So it still may not be something that the schools are doing -- maybe it's something else in the environment. That's the lesson from behavior genetics (environment isn't the same as parenting style).

David Davenport said...

Some of the states cheat and lie re all their edu-stats.

James B. Shearer said...

I would look at a scatter plot (with one axis fourth grade performance and the other eighth grade performance). I am not convinced this is a good way of evaluating schools. Some regression to the mean could be going on, states that perform well with K-3 education are likely at a disadvantage. I believe school starting ages are not uniform (some preschool, some no K) which which might affect the fourth grade scores more than the eighth grade scores.

fifi said...

This is a little off topic but it occured to me that there might not be any room for improvement at some of the top performing groups from 4th to 8th grade. Wasn't that one of the theories presented here, that interventions are more likely to produce significant improvements in people from lower in the IQ spectrum than in those with higher IQs? I'd take this to mean you'd have to have absolute and relative test scores in order to make a fair analysis.

Justin Halter said...

The most startling thing I noticed was how well the West does compared to the East. Aside from the stupid liberal states of California and Hawaii, only one Western state was on the minus side, and that just barely (WY at -0.07).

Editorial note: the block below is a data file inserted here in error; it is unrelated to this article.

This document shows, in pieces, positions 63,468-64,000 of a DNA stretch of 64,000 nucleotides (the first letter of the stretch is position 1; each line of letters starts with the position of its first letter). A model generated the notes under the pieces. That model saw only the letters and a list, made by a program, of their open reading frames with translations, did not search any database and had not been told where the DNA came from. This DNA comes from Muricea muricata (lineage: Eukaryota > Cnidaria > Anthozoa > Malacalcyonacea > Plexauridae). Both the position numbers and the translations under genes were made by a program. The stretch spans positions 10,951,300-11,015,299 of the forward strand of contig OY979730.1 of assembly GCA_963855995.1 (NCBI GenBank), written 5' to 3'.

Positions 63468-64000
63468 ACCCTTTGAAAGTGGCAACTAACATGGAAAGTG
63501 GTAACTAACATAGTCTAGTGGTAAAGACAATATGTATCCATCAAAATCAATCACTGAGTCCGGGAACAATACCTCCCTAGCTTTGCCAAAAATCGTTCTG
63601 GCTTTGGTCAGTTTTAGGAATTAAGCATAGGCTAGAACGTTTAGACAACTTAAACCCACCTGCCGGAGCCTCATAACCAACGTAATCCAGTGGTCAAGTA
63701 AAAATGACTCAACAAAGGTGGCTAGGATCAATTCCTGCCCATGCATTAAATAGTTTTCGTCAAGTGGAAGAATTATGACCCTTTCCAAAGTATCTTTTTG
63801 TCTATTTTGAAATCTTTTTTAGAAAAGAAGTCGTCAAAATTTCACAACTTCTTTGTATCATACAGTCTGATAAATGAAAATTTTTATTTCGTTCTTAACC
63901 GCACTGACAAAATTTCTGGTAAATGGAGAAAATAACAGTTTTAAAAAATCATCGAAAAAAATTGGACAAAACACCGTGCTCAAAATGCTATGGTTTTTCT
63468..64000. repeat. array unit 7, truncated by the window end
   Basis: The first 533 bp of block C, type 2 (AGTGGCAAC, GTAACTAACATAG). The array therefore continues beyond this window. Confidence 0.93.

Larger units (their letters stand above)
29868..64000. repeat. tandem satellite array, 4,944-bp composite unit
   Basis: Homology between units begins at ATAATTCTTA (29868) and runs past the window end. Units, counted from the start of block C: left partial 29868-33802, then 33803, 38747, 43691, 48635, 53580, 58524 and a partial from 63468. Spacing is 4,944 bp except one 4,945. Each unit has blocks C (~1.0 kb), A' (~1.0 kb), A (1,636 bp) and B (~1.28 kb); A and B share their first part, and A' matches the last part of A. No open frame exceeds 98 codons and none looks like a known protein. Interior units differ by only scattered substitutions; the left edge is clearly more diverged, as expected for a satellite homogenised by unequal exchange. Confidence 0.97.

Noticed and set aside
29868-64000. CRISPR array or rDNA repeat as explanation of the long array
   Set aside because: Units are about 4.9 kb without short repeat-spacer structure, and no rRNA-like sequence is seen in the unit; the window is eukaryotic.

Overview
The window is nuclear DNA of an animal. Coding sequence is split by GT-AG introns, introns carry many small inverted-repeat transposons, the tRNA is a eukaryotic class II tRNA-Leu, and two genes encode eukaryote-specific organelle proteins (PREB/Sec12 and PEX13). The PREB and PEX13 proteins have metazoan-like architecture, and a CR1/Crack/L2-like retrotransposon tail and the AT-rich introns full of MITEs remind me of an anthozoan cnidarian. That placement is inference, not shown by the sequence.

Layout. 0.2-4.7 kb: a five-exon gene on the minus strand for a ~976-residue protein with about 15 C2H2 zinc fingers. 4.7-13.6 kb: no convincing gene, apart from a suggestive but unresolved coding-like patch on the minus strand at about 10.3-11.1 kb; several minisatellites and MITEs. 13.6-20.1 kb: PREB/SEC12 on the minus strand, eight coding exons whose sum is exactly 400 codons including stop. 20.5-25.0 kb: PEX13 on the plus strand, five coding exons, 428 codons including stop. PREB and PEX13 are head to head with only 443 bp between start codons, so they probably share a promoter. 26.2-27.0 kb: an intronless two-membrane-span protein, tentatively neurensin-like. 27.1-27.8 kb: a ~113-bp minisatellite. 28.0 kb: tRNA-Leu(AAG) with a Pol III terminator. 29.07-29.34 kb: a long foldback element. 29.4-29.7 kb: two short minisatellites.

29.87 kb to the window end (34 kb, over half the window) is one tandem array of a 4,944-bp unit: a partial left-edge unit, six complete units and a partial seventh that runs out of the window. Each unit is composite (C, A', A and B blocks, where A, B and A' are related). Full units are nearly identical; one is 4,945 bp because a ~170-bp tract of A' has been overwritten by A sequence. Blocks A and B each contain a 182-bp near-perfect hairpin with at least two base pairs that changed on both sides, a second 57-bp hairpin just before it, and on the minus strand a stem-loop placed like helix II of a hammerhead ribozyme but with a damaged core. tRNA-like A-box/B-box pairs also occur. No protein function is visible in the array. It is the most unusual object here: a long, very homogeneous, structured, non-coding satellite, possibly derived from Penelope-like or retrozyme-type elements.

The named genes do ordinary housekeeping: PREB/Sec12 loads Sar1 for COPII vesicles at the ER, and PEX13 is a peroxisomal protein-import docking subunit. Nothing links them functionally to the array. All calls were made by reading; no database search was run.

Have you looked at the data relative to school choice options, such as prevalence of charter schools? As I understand it, Western states lead the nation in school choice options.

As you noticed, those Western states tend to have less demographic diversity, i.e., they are more white. Maybe this is just another data point of proof that whites do better in environments away from minorities?

Half Sigma said...

It's possible the the low scoring states are artificially boosting their 4th grade scores by "teaching to the test."

The 8th grade test is harder to coach for because it tests a wider spectrum of cognitive ability.

Φ said...

Steve: A solid effort given what we have, and yet: there are all sorts of opportunities for within-race aptitude variation to bias the results. It would not surprise me that, for instance, West Virginia's whites are not as bright as those in Maryland. And I bet there is plenty of aptitude variation within a state as well, between whites in, say, Baltimore and those in Columbia.

Comparing progress between 4th graders and 8th graders corrects for this, but do we not need to assume that the effect of a lower IQ on educational performance isn't cummulative? What if "slow" learners fall even further behind quick ones between 4th and 8th grade?

What we really need is to compare a school's average IQ with their average z-score on the NAEP. These ratios could then be compared between individual schools and districts, where is suspect most of education policy is determined.

I assume, however, that we don't have IQ data for a sufficient number of students, IQ testing not being very widespread. I suppose we could use parental wealth/income as a (very) rough proxy, but this introduces regional biases that are not easily corrected.

Steve Sailer said...

Right, if we had IQ scores at age 7 or whenever, we could further adjust for innate differences among white students. Still, take a look at four East Coast affluent, liberal states that all likely have fairly smart white kids. In 4th to 8th grade growth, we see: